A pilot study suggests making any kind of art activates the brain’s reward pathways, even if it is terrible. Suggesting art and doodling is beneficial to your health.
Researchers from Drexel University recruited a mix of artists and non-artists. Then hooked them to headbands that measured blood flow through the brain. These 26 subjects then completed three art activities for three minutes each. Colouring in a mandala (a round symbol used in Buddhism); doodling within or around a circle marked on a paper; and a free-drawing session.
Studies show doodling is good for you
Published in the journal The Arts in Psychotherapy, the study found there was increased blood flow during all three activities to the prefrontal cortex of the brain. A region linked to the brain’s reward circuitry, suggesting that getting your art on stokes positive feelings.
The findings suggest doodling increases blood flow along those reward pathways the most. And more interestingly, that artistic skill and experience doesn’t seem to impact how rewarding it is to make art.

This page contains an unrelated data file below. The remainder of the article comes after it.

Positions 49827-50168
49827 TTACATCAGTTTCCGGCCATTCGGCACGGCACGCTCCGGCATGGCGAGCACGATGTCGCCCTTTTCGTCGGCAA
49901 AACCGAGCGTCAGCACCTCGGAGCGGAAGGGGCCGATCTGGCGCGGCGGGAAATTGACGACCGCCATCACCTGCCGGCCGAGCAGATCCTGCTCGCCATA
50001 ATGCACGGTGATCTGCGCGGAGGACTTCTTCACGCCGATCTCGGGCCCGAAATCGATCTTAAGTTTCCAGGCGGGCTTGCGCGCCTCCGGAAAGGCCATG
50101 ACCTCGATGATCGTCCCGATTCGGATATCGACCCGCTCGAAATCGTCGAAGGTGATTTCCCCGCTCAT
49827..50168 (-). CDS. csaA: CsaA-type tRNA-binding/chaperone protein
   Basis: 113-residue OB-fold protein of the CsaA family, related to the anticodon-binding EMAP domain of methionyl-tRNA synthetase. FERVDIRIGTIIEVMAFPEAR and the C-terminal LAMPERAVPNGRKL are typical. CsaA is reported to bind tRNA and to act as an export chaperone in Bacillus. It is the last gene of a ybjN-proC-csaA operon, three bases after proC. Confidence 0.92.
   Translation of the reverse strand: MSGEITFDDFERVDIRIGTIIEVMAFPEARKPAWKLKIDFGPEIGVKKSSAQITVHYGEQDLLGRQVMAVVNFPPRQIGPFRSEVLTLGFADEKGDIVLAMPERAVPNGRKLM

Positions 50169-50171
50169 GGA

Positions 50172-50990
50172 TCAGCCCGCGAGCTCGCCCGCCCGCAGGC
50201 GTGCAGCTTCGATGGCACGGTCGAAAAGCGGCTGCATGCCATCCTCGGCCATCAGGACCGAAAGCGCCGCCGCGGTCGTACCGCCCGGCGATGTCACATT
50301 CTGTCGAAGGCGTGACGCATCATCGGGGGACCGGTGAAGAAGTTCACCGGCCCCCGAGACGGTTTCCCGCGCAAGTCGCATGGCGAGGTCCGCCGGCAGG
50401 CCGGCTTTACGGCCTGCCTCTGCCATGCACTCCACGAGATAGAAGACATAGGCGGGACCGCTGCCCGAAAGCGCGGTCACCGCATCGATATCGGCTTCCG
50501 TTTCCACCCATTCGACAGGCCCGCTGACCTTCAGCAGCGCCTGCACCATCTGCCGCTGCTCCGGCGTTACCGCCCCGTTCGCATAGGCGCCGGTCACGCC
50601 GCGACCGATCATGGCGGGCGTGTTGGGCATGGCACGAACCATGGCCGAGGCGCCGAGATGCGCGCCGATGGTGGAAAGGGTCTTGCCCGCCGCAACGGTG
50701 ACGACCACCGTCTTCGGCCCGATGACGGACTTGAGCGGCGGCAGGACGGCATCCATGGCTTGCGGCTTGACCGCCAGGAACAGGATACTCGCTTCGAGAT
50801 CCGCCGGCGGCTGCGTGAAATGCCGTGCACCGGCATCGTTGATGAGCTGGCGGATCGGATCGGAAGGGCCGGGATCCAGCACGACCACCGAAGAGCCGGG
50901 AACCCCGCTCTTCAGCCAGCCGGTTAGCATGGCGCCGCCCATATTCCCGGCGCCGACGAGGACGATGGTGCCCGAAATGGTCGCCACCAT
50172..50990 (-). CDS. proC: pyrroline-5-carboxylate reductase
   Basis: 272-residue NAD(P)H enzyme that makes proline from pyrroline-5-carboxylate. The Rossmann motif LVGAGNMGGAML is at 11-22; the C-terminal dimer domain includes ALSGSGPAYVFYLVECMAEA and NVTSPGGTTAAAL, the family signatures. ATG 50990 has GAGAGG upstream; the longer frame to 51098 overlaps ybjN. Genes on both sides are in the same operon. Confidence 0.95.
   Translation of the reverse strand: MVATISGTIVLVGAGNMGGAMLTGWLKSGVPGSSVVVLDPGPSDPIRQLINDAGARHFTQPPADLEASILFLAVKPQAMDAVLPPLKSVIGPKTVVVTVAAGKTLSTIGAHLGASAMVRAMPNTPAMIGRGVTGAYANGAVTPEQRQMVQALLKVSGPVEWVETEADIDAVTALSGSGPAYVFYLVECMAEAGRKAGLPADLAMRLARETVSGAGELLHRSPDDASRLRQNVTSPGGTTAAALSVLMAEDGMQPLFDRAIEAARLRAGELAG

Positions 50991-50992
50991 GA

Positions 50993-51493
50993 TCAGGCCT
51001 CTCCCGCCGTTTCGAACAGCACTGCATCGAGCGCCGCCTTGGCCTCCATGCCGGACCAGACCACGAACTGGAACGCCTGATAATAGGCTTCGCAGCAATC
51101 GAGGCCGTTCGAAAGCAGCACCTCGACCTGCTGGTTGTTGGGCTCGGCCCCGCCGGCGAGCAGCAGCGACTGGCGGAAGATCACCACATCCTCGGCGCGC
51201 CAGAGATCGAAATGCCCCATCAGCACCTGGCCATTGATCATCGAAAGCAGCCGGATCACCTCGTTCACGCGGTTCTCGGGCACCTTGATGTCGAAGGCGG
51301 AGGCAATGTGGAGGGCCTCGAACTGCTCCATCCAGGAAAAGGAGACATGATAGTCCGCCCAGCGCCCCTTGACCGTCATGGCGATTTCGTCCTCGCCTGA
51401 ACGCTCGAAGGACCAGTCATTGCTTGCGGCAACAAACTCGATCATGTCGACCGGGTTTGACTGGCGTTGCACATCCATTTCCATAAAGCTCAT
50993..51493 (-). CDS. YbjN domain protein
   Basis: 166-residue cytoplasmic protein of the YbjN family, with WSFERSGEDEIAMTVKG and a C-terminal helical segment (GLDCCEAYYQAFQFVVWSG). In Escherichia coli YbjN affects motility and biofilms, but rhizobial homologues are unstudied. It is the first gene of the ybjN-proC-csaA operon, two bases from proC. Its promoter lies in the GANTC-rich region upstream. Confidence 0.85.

“There might be inherent pleasure in doing art activities independent of the end results,” said study leader Girija Kaimal. Which is a polite way of saying “Making art feeds your soul you even if you have the artistic ability of an old sofa dumped in an alley”.
Her previous studies also indicated that you feel good after making art. Regardless of how good you are at it (so don’t stress if finger-painting pre-schoolers are crafting better masterpieces than you).
While more research needs to be done to confirm the findings, Kaimal said those who don’t make art could be overlooking “a simple potential source of rewards perceived by the brain”.
This study’s findings … indicate an inherent potential for evoking positive emotions through art-making — and doodling especially,” she said in a statement.
“Doodling is something we all have experience with and might re-imagine as a democratizing, skill independent, judgment-free pleasurable activity.” There are actually studies that show many different forms of art can help.
The study might not surprise those who jumped on board adult colouring-in books back when they were a hot trend — though Kaimal’s research indicated that more artistic types found colouring-in less enjoyable, perhaps because they felt constrained by the pre-drawn lines.